My knees hurt. Not for any particular reason. I don’t run and I don’t go to the gym, so perhaps I deserve it. But then neither do I spend my spare time kicking fire hydrants, so I’m not sure that I do. Yet here we are. If I sit in the same place for any length of time, my body seems to start calcifying. So, after three hours on the train to Manchester, I limp onto the platform at Piccadilly until my shuffle becomes a proper walk.
The Etihad is almost on an island. Football clubs have been building stadiums next to Harvesters and Volvo dealerships for a generation now, but this has really become its own place. It probably even has its own postcode, Member of Parliament and micro-climate. Off the metro, up the steps and it’s Manchester City Land. The colours and crest are everywhere and, in the early afternoon, a guitar band’s feedback is welcoming the first fans to dribble in from the city centre.
It’s not somewhere where a football stadium just happens to be; it’s an actual complex. The days of finding grounds hidden within communities are almost over, but while this isn’t the tallest stadium or even the most imposing or best, the facilities spill out across the land. It’s like its own little republic, cut off from the traffic and the shops and the houses, perhaps even with its own gravity.
To get press credentials, you have to walk across a bridge and into offices on the perimeter of the youth team’s stadium. The people who work at the club are kind and friendly. They couldn’t actually be any nicer. The lanyards for the game against Leicester come with a Christmas card and a free pair of City-branded gloves.
Am I being sportswashed? Would my wearing of these gloves, on this admittedly very cold day, actually be a tacit endorsement of something that I’m not aware of?
Football’s in a really strange place.
Inside, in the hours before kick-off, City usher little battalions of fans through their media auditorium. They’re on a stadium tour, presumably as part of a hospitality package. They come in, a new group every ten minutes, and take turns sitting behind the desk at the front while, on big screens around the room, a hologram of Pep Guardiola appears next to them.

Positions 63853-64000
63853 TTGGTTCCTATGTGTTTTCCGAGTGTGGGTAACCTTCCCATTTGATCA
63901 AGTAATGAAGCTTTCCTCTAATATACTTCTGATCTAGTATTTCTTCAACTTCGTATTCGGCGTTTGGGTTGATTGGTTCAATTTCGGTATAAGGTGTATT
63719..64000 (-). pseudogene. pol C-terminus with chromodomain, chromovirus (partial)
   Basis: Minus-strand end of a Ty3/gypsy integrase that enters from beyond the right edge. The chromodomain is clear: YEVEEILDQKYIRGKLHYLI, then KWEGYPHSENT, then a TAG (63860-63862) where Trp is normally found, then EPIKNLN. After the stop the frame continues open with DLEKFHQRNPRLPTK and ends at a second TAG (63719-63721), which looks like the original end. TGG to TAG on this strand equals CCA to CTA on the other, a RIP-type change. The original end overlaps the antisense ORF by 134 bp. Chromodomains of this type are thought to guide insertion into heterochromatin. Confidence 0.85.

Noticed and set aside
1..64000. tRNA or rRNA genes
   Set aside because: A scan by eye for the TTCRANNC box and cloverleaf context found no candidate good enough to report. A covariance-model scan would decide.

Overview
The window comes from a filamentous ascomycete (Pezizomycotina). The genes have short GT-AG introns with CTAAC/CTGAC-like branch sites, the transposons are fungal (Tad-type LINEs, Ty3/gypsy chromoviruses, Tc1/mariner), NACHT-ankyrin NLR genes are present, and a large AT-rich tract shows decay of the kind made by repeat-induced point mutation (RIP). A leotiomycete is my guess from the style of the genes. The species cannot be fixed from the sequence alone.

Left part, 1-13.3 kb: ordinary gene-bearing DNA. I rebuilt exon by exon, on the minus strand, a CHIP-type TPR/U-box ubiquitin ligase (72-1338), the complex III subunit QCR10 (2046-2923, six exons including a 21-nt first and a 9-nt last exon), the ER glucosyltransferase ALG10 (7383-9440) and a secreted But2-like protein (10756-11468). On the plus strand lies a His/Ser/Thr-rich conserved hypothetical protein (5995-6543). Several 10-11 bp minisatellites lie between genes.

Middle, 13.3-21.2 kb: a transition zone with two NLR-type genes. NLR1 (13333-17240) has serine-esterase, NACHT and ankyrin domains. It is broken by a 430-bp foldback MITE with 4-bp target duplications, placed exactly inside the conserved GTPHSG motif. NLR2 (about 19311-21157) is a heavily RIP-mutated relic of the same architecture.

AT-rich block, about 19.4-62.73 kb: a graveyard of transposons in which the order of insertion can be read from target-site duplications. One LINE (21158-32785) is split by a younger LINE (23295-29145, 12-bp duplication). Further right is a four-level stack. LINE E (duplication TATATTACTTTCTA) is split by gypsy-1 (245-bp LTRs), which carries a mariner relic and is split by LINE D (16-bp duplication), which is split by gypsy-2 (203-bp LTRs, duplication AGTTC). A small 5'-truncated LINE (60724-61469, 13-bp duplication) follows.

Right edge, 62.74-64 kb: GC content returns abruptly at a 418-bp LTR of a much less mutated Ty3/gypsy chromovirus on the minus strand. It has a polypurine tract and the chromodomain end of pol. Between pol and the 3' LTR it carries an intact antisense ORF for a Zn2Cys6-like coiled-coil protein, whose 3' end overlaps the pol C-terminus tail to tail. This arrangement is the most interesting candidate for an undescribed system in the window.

A member of staff asks questions, Pep answers. Yes, he loves the club. Yes, he and his family have been made to feel at home in Manchester.
Goodbye, he says unprompted, it’s time to go – time to get back to work.
It doesn’t sound strange, but it is – or at least it is to watch. It’s like something from a child’s dream. Or a theme park. It’s football’s version of an officially approved memory, pictures of which will end up hanging in a frame for decades.
“Is that you and Uncle Pete with Pep Guardiola, Dad?”
The simplicity is unsettling. It’s fun, but it’s mechanical, and yet everyone has such a good time. They love it. The adults love it. There’s barely a child among them. But they giggle. Their eyes dance. They reach out to touch Guardiola. They pat him on the head and put their arms round his shoulders, all the while watching themselves on the screens.
Maybe it’s fascinating because this is what passes for an intimate experience in football now? Every club probably has their own version and, whatever their spin, this is what the game is willing to share of itself. Worse, this is more than some supporters think it should share of itself. That it does this much is thrilling. That they provide the illusion is enough.
City are good on Saturday night. In parts, they’re actually excellent. The suspicion still remains, though, that this isn’t a title which will have to be prised out of their cold, lifeless hands. Guardiola wants another Champions League, that’s no secret, and his (and probably their) ambition has bled into the team’s domestic form. They’re loose. They’re impressive and entertaining, but they play in pulses. It’s enough, too, because Leicester don’t quite have the balls for it.
Jamie Vardy puts them ahead. He nearly gets his second after Harvey Barnes finds an angle which could have cut glass with the outside of his boot, but he whistles his shot over Ederson’s crossbar.
It’s two-one within the blink of an eye, though. In the second half, it’s 3-1 and finished when Kevin De Bruyne gashes Leicester down the right and squares for Gabriel Jesus to tap in.